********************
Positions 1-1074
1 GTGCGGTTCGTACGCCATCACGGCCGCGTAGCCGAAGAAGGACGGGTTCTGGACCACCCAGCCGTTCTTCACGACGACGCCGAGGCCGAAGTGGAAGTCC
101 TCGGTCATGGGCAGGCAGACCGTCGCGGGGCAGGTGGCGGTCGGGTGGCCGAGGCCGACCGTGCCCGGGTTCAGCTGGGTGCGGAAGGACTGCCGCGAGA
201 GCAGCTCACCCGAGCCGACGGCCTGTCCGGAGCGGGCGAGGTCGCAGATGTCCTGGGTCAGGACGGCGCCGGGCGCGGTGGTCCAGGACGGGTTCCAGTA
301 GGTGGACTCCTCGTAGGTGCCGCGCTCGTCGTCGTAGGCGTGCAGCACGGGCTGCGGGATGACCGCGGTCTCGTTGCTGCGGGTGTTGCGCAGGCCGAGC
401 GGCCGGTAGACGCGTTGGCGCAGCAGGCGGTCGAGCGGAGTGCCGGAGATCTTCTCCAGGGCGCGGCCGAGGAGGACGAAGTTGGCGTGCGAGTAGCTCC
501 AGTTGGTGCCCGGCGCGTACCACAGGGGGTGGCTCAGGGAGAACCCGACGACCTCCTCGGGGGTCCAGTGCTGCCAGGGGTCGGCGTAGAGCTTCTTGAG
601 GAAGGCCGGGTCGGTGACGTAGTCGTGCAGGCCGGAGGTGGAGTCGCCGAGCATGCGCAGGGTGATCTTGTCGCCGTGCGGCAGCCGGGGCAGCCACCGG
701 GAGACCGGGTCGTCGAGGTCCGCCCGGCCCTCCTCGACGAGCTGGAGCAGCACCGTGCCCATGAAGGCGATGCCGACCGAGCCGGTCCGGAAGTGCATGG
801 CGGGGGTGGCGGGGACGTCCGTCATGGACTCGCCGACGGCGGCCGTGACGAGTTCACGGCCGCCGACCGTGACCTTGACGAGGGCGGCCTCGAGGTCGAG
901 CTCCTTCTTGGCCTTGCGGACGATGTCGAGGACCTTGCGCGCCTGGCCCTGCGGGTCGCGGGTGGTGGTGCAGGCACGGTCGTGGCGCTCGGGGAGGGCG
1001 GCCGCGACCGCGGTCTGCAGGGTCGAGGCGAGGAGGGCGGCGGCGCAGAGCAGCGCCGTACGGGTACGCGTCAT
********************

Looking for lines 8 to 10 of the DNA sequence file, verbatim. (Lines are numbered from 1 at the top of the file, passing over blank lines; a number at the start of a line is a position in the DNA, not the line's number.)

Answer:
601 GAAGGCCGGGTCGGTGACGTAGTCGTGCAGGCCGGAGGTGGAGTCGCCGAGCATGCGCAGGGTGATCTTGTCGCCGTGCGGCAGCCGGGGCAGCCACCGG
701 GAGACCGGGTCGTCGAGGTCCGCCCGGCCCTCCTCGACGAGCTGGAGCAGCACCGTGCCCATGAAGGCGATGCCGACCGAGCCGGTCCGGAAGTGCATGG
801 CGGGGGTGGCGGGGACGTCCGTCATGGACTCGCCGACGGCGGCCGTGACGAGTTCACGGCCGCCGACCGTGACCTTGACGAGGGCGGCCTCGAGGTCGAG